The nightmare started in the summer of 2013, when Kayla Mueller and her boyfriend were forced off the road and kidnapped by the Islamic State.

While her boyfriend was eventually released, the 26-year-old aid worker spent the next several months shuttling between holding cells – a children’s hospital in Aleppo, an industrial area near the Turkish border, and the ISIS stronghold of Raqqa.

Despite attempts to rescue her, including a failed U.S. raid last year, the Arizona resident – who was beloved by her family and friends and now has become a symbol of American sacrifice for the people of Syria – was killed.

Fox News first learned details about Mueller’s capture and captivity last fall, and, at the request of U.S. officials who cited national security concerns in ongoing efforts to secure her release, agreed to hold off on reporting them. A similar request was made by a spokeswoman for the family and agreed to by Fox.

Following the confirmation Tuesday of Mueller’s death, Fox News can now report those details, though some specifics are still deemed too sensitive for publication.

A source with first-hand knowledge of the efforts to free Western hostages from ISIS told Fox News that Mueller and her Syrian boyfriend were kidnapped after being forced off the road in August 2013.

The Syrian man was eventually released. There initially was concern he may have been a plant to lure the American into a trap, but after he went back and pleaded with ISIS for Mueller’s freedom, the suspicion was discarded.

Between September 2013 and May 2014, the hostages were moved between Aleppo, an industrial area near the Turkish border, and Raqqa.The source said Kayla's ISIS captors were so confident in their self-described capital of Raqqa that there was limited visible security. The Western hostages were often held in groups and by May had been in the same location for at least two weeks.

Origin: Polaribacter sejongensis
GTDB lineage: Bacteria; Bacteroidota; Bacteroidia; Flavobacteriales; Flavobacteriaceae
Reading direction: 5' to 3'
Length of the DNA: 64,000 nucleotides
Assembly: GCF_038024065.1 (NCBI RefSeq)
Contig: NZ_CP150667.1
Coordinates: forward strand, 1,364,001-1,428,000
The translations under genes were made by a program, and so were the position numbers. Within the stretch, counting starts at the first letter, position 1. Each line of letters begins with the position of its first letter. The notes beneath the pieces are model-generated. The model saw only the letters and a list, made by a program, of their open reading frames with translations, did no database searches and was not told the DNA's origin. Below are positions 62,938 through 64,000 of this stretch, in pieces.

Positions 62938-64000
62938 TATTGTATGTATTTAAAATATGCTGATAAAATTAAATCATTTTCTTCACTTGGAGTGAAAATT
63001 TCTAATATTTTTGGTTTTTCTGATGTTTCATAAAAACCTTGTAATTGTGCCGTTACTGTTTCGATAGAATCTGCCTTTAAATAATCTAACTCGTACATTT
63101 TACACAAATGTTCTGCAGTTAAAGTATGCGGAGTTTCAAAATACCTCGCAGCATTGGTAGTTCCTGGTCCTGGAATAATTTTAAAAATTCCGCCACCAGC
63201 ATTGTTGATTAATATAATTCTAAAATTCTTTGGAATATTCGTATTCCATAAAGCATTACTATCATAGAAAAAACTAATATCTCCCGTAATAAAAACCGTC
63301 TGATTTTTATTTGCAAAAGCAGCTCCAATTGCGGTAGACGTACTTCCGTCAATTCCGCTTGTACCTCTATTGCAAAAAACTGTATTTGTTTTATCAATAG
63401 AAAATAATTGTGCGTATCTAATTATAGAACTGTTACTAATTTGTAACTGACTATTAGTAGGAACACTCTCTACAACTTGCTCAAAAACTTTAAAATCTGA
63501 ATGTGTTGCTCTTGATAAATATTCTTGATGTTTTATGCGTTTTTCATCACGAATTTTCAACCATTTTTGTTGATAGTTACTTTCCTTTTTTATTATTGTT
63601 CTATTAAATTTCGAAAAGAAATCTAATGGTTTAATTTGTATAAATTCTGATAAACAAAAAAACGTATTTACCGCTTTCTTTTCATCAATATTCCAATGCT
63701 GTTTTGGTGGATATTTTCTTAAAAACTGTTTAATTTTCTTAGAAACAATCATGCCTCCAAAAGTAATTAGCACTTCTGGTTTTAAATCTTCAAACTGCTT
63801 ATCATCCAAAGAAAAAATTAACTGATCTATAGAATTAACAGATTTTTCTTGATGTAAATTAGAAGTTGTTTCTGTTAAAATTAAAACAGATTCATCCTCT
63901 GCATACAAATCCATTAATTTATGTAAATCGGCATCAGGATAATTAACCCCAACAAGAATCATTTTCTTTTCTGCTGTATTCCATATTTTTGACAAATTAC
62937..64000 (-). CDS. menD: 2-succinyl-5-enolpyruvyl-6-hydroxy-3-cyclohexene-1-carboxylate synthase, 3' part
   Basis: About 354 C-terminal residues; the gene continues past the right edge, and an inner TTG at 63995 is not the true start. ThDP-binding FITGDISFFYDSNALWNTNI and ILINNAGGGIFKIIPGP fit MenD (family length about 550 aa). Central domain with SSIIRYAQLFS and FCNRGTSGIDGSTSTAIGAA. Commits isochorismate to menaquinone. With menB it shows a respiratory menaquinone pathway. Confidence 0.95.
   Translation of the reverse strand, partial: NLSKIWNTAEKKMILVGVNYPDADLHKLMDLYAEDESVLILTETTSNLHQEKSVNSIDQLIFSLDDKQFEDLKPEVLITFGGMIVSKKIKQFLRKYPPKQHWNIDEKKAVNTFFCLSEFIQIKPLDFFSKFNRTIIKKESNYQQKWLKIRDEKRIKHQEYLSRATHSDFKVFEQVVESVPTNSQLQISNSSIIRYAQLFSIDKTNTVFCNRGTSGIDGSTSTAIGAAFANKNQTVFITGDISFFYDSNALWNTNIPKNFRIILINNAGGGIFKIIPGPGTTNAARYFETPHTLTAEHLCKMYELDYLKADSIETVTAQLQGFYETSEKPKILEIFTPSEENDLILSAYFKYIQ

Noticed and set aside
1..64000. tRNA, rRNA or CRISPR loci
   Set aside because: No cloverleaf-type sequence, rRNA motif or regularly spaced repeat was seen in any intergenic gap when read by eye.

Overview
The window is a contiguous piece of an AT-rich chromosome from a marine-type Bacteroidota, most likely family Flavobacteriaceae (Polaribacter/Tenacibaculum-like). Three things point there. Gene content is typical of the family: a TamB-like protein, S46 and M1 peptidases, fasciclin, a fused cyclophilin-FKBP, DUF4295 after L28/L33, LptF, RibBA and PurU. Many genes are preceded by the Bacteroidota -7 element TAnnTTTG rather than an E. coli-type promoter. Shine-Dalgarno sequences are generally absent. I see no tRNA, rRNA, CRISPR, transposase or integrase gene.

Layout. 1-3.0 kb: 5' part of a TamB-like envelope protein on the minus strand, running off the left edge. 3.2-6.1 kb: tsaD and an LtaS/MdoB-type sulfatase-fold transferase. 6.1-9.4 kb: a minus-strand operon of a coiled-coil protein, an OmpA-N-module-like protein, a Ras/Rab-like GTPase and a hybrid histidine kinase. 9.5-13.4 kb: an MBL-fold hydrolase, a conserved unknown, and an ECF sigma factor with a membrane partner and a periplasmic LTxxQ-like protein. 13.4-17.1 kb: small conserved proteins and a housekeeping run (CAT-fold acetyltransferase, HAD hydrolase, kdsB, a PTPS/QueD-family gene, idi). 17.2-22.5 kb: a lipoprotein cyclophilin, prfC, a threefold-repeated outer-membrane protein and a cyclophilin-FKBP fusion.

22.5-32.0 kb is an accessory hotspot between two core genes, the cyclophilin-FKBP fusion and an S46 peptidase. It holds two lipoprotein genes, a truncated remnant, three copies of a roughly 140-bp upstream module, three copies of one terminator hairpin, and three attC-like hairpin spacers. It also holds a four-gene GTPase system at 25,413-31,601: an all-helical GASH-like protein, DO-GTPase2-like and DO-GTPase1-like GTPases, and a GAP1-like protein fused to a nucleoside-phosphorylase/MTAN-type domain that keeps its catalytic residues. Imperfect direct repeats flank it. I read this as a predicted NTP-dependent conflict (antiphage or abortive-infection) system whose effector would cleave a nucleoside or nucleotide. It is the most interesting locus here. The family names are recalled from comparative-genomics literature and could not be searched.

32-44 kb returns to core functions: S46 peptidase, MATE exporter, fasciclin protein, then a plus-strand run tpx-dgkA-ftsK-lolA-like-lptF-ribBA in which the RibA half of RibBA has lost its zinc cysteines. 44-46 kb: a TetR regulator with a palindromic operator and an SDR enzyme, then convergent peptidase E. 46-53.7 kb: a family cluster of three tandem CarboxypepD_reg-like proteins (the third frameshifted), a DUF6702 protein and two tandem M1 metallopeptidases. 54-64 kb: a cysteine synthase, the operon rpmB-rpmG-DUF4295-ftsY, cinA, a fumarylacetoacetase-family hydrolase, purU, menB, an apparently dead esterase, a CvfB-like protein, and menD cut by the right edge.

This is highly unusual because the practice is to move hostages on a regular basis to obfuscate their location.

In Raqqa itself, the male and female hostages were held in close proximity, but separated by gender. The source said Mueller was able to get a message to at least one of the Western male hostages -- at the time American James Foley was held in the group -- that was she was not being mistreated by her captors. Mueller made the same statement in a 2014 letter released Tuesday by her family.

By late May, specific intelligence had emerged on the hostage's likely location -- including a building, sources say.The intelligence was described to Fox News as "strong," "specific" and "perishable" -- but the White House did not sign off on the rescue operation until much later.

The mission was launched over the July 4 weekend.

In an interview with Buzzfeed on Tuesday, President Obama also confirmed that Mueller was among the hostages the U.S. tried to rescue in what ultimately was a failed raid that summer.

He objected to the notion that the U.S. may not have done all it could to rescue her.

Fox News asked the White House in November about the May timeline, and the apparent gap between the strong intelligence and the White House sign-off.

Spokeswoman Bernadette Meehan said at the time, “U.S. forces conducted this operation as soon as the president and his national security team were confident the mission could be carried out successfully and consistent with our policies for undertaking such operations.”

Contacted Tuesday, Meehan said the White House position had not changed.

The May timeline nevertheless conflicts with administration claims that the White House signed off on the operation as soon as the intelligence allowed.

“The intelligence is never bulletproof,” a former military official said. “When [the rescue team] finally did go, the general view was that the intelligence was drying up. … These guys were ready to go, on a lower threshold [for the intelligence than the White House] … We want the American people to know we are there for them, and ready to go 24 hours a day.”

Catherine Herridge is an award-winning Chief Intelligence correspondent for FOX News Channel (FNC) based in Washington, D.C. She covers intelligence, the Justice Department and the Department of Homeland Security. Herridge joined FNC in 1996 as a London-based correspondent.